‘That’s Not My Job’ – The Attitude That Destroys Your Career

If you have ever been in an office environment for more than a day you surely know how it’s like to deal with the guy who’s always rejecting to get things done, hiding behind the phrase – “That’s not my job”.

You don’t have to be a rocket scientist to know that this type of employee will not get the promotion.

A recent study showed that this approach is one of the most common habits that are slimming one’s chances of advancing on the corporate ladder. You have to admit that it’s frustrating when dealing with this type of employee, who is there to do the bare minimum required and pick up his paycheck at the end of the month. Those are the people who will not take on any extra work necessary to improve their position at the company. There are situations when everybody has to take one for the team and do the “dirty” part of a task. This is what being a part of the team means. And remember that maybe next time you will need your co-worker to pull things through for you.

We may be simplifying things, as accepting every task that’s being thrown your way is a one way ticket to a mental breakdown.

In all truth, we all have to set firm boundaries at the workplace. You have your job, and your tasks and responsibilities are clear. You are not here to do the dirty work of your colleagues who would rather burden you with their tasks than make an effort. And besides, some things are really not a part of your job description and your responsibility is to set reasonable boundaries.

So, the question is – how to set reasonable boundaries without looking uninterested and unmotivated to help your co-workers?

Here is some advice:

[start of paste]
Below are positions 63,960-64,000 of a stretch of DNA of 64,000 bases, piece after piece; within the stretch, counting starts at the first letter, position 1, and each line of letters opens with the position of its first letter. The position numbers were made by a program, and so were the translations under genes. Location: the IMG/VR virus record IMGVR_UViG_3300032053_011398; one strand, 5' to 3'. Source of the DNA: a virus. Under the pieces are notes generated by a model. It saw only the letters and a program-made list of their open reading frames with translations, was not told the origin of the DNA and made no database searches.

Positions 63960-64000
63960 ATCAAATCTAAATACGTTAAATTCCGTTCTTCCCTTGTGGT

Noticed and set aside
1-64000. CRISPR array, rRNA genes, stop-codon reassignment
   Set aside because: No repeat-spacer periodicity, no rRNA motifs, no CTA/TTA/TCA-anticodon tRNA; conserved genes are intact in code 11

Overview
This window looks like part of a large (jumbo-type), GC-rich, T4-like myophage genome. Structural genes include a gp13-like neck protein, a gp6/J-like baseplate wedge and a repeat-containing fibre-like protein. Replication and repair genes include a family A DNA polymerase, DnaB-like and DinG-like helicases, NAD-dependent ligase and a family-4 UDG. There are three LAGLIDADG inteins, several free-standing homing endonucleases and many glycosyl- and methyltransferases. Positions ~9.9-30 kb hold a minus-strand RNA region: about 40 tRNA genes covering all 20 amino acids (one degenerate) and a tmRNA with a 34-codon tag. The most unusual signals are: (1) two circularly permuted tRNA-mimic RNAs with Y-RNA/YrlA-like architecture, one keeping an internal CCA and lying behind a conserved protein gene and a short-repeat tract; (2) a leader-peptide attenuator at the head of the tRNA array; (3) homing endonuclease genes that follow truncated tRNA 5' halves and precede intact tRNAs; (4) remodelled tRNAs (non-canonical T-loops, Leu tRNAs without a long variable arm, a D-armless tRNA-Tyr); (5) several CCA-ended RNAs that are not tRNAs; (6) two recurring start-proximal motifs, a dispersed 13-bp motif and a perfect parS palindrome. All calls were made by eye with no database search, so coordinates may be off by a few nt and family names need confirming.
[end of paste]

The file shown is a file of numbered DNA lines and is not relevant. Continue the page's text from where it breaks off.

1. Pick Your Battles

If you have the time and knowledge to help a colleague of yours – by all means do it. Remember that you’re doing that person a favor, but don’t expect that the favor will be returned every single time.

2. Set Boundaries For All The Right Reasons

It’s ok to say “no” at the workplace. But there are good reasons for saying no (e.g. you are flooded with work, or you are not qualified for that particular task), and there are bad reasons (e.g. it’s not your job and you don’t want to do it).

When declining to give a helping hand, make sure you’re doing it for all the right reasons, not because you just don’t feel like doing it. If you are unable to help, provide a reasonable explanation and don’t make one up.

3. Set Reasonable Boundaries At The Workplace

The dumbest thing you can say at the workplace is “That’s not my job”. That’s sounds like a seven-year old rejecting to help around the house. This kind of attitude doesn’t help you and it doesn’t help your co-workers.

Instead, show a sincere will to help out. If you are unable to help, offer a solution and give a couple of ideas that could help your co-workers get the job done without you.

4. Seize The Opportunity

If you’re constantly doing tasks which are not a part of your job description, take it to the boss. If you’re doing the heavy-lifting, maybe you should be rewarded – with a promotion, a raise, or some free days would be nice too.

When you’re doing the talk, might as well discuss about your future at the company, your readiness to take on more tasks and obligations and you’re overall significant contribution to the companies long term goals. Cash in those extra hours!